WAKs: cell wall-associated kinases linking the cytoplasm to the extracellular matrix

WAKs: cell wall-associated kinases linking the cytoplasm to the extracellular matrix There are only a few proteins identified at the cell surface that could directly regulate plant cell wall functions. The cell wall-associated kinases (WAKs) of angiosperms physically link the plasma membrane to the carbohydrate matrix and are unique in that they have the potential to directly signal cellular events through their cytoplasmic kinase domain. In Arabidopsis there are five WAKs and each has a cytoplasmic serine/threonine protein kinase domain, spans the plasma membrane, and extends a domain into the cell wall. The WAK extracellular domain is variable among the five isoforms, and collectively the family is expressed in most vegetative tissues. WAK1 and WAK2 are the most ubiquitously and abundantly expressed of the five tandemly arrayed genes, and their messages are present in vegetative meristems, junctions of organ types, and areas of cell expansion. They are also induced by pathogen infection and wounding. Recent experiments demonstrate that antisense WAK expression leads to a reduction in WAK protein levels and the loss of cell expansion. A large amount of WAK is covalently linked to pectin, and most WAK that is bound to pectin is also phosphorylated. In addition, one WAK isoform binds to a secreted glycine-rich protein (GRP). The data support a model where WAK is bound to GRP as a phosphorylated kinase, and also binds to pectin. How WAKs are involved in signaling from the pectin extracellular matrix in coordination with GRPs will be key to our understanding of the cell wall's role in cell growth. http://www.deepdyve.com/assets/images/DeepDyve-Logo-lg.png Plant Molecular Biology Springer Journals

WAKs: cell wall-associated kinases linking the cytoplasm to the extracellular matrix

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Publisher
Springer Journals
Copyright
Copyright © 2001 by Kluwer Academic Publishers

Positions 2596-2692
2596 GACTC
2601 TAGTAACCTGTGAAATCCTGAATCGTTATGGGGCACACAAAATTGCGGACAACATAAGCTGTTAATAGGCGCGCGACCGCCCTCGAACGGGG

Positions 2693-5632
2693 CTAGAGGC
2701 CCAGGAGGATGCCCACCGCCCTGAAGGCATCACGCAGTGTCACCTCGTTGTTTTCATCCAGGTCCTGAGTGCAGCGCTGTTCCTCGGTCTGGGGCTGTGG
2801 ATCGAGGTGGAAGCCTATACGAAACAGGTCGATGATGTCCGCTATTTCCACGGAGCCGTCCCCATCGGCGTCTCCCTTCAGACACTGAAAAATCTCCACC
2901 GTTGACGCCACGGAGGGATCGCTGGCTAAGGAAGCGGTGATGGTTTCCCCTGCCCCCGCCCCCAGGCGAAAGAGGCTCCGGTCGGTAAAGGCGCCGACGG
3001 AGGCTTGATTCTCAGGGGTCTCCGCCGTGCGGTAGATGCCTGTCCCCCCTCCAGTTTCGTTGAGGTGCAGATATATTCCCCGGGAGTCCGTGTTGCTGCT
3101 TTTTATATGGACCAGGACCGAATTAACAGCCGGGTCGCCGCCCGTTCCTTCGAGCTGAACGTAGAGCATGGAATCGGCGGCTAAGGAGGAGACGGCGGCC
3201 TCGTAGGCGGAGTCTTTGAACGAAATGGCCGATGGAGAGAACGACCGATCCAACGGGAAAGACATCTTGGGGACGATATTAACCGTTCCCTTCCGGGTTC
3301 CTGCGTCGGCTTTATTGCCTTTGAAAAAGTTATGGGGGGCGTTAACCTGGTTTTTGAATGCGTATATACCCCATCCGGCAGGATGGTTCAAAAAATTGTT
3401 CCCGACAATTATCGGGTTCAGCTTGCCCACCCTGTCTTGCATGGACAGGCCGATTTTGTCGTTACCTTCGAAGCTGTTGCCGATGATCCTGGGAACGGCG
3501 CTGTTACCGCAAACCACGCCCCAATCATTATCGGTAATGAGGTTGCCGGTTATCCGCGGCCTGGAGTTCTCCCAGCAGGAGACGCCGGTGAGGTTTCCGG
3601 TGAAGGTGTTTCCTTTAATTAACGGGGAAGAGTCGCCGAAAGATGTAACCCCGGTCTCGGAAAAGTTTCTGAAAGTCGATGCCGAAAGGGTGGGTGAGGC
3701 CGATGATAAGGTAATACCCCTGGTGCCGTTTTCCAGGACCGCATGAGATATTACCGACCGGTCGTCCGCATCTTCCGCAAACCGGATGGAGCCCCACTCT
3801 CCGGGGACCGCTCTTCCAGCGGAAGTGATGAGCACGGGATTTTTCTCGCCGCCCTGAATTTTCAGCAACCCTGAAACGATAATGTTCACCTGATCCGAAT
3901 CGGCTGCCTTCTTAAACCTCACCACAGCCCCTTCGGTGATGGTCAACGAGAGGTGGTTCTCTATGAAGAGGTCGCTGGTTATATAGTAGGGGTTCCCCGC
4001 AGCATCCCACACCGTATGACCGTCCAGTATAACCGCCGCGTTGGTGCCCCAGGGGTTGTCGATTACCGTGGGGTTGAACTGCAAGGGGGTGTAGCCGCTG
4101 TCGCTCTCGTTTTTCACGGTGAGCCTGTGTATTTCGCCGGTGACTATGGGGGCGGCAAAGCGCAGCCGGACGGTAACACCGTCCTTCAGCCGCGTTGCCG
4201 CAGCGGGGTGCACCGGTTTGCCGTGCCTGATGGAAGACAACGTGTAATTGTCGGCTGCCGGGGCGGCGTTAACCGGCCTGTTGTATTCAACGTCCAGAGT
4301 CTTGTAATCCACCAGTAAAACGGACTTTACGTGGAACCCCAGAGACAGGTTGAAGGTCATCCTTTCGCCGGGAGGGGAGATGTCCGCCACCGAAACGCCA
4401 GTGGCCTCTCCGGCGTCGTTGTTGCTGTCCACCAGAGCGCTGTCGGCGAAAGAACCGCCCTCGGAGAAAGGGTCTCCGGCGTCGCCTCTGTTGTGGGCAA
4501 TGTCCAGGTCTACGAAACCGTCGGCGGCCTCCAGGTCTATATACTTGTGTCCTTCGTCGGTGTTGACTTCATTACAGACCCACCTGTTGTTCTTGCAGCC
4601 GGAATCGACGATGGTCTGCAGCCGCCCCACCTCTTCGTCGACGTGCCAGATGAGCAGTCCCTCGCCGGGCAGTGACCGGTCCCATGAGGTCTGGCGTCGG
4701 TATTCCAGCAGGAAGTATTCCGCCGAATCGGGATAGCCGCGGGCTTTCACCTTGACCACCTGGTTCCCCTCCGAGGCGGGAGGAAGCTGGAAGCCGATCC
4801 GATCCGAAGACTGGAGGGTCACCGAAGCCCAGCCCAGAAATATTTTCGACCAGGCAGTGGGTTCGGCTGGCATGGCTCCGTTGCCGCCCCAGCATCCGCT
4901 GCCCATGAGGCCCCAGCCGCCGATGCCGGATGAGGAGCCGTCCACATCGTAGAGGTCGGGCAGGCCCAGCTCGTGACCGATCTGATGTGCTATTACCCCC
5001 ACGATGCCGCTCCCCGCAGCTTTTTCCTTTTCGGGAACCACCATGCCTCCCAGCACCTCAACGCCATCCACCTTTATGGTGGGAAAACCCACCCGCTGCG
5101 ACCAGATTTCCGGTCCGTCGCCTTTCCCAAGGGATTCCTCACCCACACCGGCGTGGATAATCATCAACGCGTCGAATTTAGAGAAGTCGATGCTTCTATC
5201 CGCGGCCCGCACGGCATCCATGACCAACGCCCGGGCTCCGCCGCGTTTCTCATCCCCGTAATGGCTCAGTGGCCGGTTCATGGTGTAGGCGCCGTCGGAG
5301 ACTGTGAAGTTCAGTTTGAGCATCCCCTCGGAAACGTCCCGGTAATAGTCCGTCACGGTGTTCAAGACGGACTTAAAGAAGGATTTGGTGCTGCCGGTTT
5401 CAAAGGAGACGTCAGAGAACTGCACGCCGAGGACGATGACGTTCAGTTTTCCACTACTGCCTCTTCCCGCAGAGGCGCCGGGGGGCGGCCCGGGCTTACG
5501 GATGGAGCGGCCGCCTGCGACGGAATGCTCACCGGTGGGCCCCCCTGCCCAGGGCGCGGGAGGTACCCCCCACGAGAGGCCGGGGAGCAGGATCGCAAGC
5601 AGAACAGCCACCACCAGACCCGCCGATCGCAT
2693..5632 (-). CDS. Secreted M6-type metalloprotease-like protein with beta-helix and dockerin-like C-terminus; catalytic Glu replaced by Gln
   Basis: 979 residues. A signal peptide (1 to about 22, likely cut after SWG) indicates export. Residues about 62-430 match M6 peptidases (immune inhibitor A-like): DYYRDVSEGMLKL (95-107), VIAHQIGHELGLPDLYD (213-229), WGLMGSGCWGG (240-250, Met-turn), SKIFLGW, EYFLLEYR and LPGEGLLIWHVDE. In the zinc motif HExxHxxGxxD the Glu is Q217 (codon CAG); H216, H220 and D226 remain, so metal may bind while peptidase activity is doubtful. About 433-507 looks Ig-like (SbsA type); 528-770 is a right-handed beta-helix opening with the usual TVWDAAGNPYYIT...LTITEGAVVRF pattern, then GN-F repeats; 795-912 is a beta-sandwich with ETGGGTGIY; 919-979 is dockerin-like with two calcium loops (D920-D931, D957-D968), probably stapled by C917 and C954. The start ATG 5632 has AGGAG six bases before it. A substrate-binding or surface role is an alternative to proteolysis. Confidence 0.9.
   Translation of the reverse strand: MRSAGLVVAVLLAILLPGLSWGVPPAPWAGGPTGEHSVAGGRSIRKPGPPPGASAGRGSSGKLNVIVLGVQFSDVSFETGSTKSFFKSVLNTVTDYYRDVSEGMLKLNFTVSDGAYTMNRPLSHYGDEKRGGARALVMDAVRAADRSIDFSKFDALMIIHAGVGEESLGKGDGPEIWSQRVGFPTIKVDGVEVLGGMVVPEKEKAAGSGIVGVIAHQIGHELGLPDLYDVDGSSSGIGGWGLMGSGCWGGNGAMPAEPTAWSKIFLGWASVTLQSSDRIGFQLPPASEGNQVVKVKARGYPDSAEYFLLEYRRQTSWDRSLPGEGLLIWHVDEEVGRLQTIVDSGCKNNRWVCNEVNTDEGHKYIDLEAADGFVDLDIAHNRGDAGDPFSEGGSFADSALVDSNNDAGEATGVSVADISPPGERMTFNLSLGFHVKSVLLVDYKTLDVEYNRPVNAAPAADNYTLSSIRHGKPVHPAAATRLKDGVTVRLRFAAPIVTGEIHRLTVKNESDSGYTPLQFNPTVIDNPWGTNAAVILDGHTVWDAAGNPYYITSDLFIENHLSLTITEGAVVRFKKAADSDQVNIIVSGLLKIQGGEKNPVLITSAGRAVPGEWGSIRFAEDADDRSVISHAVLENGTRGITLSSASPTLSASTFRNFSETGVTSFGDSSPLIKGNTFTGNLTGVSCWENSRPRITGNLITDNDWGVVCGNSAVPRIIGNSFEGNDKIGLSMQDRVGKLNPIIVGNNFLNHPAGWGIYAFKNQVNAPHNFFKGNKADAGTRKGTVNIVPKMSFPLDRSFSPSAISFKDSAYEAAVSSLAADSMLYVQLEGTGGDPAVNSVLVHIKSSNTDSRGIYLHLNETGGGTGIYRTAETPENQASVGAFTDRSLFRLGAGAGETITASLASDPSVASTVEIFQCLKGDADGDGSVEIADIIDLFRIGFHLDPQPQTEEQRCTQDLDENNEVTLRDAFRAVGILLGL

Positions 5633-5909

Subject
Life Sciences; Biochemistry, general; Plant Sciences; Plant Pathology
ISSN
0167-4412
eISSN
1573-5028
D.O.I.
10.1023/A:1010691701578
Publisher site
See Article on Publisher Site

Abstract

There are only a few proteins identified at the cell surface that could directly regulate plant cell wall functions. The cell wall-associated kinases (WAKs) of angiosperms physically link the plasma membrane to the carbohydrate matrix and are unique in that they have the potential to directly signal cellular events through their cytoplasmic kinase domain. In Arabidopsis there are five WAKs and each has a cytoplasmic serine/threonine protein kinase domain, spans the plasma membrane, and extends a domain into the cell wall. The WAK extracellular domain is variable among the five isoforms, and collectively the family is expressed in most vegetative tissues. WAK1 and WAK2 are the most ubiquitously and abundantly expressed of the five tandemly arrayed genes, and their messages are present in vegetative meristems, junctions of organ types, and areas of cell expansion. They are also induced by pathogen infection and wounding. Recent experiments demonstrate that antisense WAK expression leads to a reduction in WAK protein levels and the loss of cell expansion. A large amount of WAK is covalently linked to pectin, and most WAK that is bound to pectin is also phosphorylated. In addition, one WAK isoform binds to a secreted glycine-rich protein (GRP). The data support a model where WAK is bound to GRP as a phosphorylated kinase, and also binds to pectin. How WAKs are involved in signaling from the pectin extracellular matrix in coordination with GRPs will be key to our understanding of the cell wall's role in cell growth.

Journal

Plant Molecular BiologySpringer Journals

Published: Oct 3, 2004

References

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